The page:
The adoption of prophylactics to protect users against advertising failed to rise in 2016, according to pollsters YouGov.
The hopeful conclusion that the Internet Advertising Bureau trade group draws from this is that ad-blocking has hit a plateau as users mull the moral implications of blitzing ads from their PCs and phones.
Last year publishers began to introduce speed bumps, or outright barriers, to digital readers who were using an adblocker. The IAB thinks this is a factor.
"A key reason is publishers denying access to content to ad blockers which, in effect, has created that 'lightbulb' moment for people who realise that they cannot access free content without seeing the advertising that funds it," said IAB UK CEO Jon Mew in a canned statement. "The industry has worked hard on promoting this 'value exchange' and it's paying off."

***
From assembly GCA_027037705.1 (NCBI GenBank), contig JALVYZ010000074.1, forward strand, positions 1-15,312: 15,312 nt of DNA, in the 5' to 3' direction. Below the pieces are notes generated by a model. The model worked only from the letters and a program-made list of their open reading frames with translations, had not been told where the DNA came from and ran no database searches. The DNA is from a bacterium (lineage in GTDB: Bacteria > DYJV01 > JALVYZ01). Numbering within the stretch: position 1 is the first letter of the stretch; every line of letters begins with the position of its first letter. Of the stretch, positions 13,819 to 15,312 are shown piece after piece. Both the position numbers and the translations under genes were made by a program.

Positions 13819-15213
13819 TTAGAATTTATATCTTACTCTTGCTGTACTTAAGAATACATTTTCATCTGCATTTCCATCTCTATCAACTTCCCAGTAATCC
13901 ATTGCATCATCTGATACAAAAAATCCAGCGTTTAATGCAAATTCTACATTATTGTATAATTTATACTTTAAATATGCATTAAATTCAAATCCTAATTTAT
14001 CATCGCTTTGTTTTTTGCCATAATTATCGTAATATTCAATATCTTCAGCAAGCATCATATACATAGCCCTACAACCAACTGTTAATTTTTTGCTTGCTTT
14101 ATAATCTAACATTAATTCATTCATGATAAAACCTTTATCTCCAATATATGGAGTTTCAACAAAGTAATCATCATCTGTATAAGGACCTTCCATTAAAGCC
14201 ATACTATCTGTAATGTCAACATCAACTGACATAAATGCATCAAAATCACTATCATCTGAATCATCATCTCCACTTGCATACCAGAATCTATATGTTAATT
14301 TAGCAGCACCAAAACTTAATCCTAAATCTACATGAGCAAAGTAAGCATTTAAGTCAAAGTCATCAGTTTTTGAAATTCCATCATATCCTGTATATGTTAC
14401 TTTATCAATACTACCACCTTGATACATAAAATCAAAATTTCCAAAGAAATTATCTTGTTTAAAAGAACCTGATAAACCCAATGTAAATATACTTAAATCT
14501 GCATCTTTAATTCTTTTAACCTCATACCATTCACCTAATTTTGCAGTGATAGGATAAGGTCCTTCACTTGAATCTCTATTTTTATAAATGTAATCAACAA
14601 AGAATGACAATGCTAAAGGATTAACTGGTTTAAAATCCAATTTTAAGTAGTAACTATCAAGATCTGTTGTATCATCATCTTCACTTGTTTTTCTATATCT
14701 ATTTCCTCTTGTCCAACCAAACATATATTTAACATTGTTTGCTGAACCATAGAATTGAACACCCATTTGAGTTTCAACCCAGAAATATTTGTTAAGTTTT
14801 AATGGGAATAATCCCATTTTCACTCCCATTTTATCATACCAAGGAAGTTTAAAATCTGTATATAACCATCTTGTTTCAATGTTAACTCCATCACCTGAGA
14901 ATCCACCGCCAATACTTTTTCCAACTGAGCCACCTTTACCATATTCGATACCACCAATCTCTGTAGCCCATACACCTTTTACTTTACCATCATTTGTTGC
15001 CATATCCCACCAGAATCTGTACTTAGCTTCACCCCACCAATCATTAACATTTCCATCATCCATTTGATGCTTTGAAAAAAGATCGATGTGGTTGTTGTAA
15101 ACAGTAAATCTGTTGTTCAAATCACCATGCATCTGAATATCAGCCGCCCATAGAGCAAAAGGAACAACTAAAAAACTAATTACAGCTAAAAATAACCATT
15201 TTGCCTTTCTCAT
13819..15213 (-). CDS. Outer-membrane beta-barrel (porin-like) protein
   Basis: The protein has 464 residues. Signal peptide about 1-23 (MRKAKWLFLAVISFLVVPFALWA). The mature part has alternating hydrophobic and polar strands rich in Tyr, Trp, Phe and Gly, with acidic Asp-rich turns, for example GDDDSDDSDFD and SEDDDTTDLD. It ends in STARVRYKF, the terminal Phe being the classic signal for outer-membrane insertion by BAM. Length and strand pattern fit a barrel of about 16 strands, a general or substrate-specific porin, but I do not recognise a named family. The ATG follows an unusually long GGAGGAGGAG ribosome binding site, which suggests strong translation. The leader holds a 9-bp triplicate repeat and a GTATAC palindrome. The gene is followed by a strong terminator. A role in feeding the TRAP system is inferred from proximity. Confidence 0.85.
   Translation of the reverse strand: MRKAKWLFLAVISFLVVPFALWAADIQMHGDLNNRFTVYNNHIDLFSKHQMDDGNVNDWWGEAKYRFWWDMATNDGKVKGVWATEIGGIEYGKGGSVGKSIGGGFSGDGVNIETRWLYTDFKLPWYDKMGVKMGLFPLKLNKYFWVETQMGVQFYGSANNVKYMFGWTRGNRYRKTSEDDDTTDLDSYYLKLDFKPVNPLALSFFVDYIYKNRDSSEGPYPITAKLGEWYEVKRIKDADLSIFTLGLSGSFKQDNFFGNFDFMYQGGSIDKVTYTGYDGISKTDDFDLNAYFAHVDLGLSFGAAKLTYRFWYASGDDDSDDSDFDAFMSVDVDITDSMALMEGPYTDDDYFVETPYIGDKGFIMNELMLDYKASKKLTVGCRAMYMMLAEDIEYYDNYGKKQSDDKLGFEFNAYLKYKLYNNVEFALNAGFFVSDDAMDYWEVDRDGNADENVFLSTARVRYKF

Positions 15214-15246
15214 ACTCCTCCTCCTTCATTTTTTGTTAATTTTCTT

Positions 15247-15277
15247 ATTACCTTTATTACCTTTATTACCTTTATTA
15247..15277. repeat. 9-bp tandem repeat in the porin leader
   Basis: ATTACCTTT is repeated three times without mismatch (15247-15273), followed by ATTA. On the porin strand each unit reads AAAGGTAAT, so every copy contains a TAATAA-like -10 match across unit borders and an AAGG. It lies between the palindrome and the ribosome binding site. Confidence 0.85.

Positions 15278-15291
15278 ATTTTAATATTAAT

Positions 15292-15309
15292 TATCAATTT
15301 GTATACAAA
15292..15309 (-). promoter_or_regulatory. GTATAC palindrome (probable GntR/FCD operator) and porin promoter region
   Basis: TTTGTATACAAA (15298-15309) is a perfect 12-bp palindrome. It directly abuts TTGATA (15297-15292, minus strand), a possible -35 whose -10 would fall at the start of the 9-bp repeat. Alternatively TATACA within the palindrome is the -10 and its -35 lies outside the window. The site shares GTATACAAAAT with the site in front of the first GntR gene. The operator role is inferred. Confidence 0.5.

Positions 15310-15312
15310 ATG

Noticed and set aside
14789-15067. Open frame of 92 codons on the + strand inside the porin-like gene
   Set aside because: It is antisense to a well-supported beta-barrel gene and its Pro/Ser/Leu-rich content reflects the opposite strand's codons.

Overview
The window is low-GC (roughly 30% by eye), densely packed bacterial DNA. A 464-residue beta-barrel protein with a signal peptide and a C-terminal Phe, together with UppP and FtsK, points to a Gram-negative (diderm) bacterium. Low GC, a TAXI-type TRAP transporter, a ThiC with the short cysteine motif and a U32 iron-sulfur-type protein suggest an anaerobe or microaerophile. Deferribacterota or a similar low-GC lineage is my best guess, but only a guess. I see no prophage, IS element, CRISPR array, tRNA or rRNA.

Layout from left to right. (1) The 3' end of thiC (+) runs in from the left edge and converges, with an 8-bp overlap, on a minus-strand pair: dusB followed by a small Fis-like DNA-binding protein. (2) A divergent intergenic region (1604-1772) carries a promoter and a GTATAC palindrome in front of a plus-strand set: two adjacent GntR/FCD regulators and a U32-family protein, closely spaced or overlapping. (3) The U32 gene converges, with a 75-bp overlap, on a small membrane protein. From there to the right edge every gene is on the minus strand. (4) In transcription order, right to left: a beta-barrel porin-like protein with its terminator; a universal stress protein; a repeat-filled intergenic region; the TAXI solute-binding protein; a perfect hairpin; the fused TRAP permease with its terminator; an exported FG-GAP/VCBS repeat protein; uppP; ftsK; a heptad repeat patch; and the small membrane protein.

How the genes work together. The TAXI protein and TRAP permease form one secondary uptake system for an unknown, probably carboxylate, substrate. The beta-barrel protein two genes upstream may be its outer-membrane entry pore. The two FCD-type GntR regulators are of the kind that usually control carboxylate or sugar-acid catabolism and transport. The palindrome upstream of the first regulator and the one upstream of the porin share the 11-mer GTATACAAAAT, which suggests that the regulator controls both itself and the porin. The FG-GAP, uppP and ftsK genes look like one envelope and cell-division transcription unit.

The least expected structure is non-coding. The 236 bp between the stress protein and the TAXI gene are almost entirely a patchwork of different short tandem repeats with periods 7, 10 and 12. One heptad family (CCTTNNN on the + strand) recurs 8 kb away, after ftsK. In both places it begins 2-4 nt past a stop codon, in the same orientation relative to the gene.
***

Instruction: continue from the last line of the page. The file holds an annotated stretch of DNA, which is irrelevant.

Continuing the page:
The proportion of UK adults using blockers remained at 22.1 per cent in February 2017, which is actually the highest since October 2015. But anything resembling a flat line will be a relief to publishers and adtech.
Some 24 per cent of users polled said they rejected ad-blockers because they got in the way of accessing content. That's up from 16 per cent a year ago.
The IAB is trying to merge the complex and unruly digital ad marketplace into producing less obtrusive advertisements. "A better, lighter and more considerate online advertising experience" is how Mew puts it. He reminded the adtech industry that it's a long way from that yet.
YouGov's rolling twice-yearly poll samples around 2,000 adults over 18. ®